Capitalism, Economic Dynamics

By Jerzy Osiatyński; Chester Adam Kisiel et al. | Go to book overview

Money and Real Wages [1] (1939)

I. Theory

The 'classical' theory of wages
1. The assumptions of the 'classical' theory of wages may be subdivided into two categories:
(i) The assumption of perfect competition and of the so-called 'law of increasing marginal costs'. The consequence of this assumption is the association of the rise in employment with a decline in real wages.
(ii) The assumption of a given general price level or a given value of the aggregate demand, from which it follows that real wages change in the same direction as money wages.

Now, the cut in money wages being followed by a decline in real wages, and the latter being associated with a rise in employment, the reduction in money wages leads, according to the 'classical' theory, to an increase in employment.

Before a critical appreciation of these assumptions we shall describe them in some detail.

2. Let us start from the law of increasing marginal costs and perfect competition. Imagine an establishment with a given capital equipment which produces 100 units of a certain commodity. By increasing employment slightly it may produce 101 units. Now the additional cost of producing the 101st unit, consisting mainly of the cost of raw materials and wages, is called the marginal cost at the level of production equal to 101.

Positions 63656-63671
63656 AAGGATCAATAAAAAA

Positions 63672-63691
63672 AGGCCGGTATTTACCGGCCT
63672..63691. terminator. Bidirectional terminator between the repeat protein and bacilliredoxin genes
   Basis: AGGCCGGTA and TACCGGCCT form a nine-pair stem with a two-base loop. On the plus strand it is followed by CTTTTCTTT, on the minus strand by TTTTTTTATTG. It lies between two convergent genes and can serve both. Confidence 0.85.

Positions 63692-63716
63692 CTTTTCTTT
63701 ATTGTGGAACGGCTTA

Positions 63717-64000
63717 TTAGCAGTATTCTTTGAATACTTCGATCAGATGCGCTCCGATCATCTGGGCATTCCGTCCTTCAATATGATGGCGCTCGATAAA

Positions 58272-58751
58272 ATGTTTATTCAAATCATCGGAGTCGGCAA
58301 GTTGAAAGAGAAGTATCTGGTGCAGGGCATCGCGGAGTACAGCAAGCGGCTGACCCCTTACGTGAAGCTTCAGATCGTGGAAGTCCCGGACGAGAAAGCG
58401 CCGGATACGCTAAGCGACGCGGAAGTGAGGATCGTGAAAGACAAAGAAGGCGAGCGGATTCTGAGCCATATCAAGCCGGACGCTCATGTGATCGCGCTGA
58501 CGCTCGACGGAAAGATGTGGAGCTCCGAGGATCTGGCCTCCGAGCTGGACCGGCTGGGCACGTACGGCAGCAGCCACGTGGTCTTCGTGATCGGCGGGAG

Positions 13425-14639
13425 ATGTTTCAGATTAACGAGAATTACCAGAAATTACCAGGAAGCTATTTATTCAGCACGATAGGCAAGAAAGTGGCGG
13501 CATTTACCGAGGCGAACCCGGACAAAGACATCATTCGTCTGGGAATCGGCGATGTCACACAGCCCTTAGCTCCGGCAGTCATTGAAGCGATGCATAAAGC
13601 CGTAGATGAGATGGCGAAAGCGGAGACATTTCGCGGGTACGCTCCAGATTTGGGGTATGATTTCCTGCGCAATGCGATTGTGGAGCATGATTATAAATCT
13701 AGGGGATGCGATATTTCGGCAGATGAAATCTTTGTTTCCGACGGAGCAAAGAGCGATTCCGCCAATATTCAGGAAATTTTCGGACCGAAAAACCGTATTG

According to the 'law of increasing marginal costs', the marginal cost, i.e. the cost of producing the last unit, rises with the level of output obtained from a given capital equipment. This law will appear to many readers not too plausible, and rightly so: whereas in agriculture a disproportionately higher input of fertilizers and labour is required in order to increase the yield, in an industrial establishment the marginal cost starts to rise spectacularly only when maximum utilization of equipment is approached--which happens to be rather an exception.

-21-

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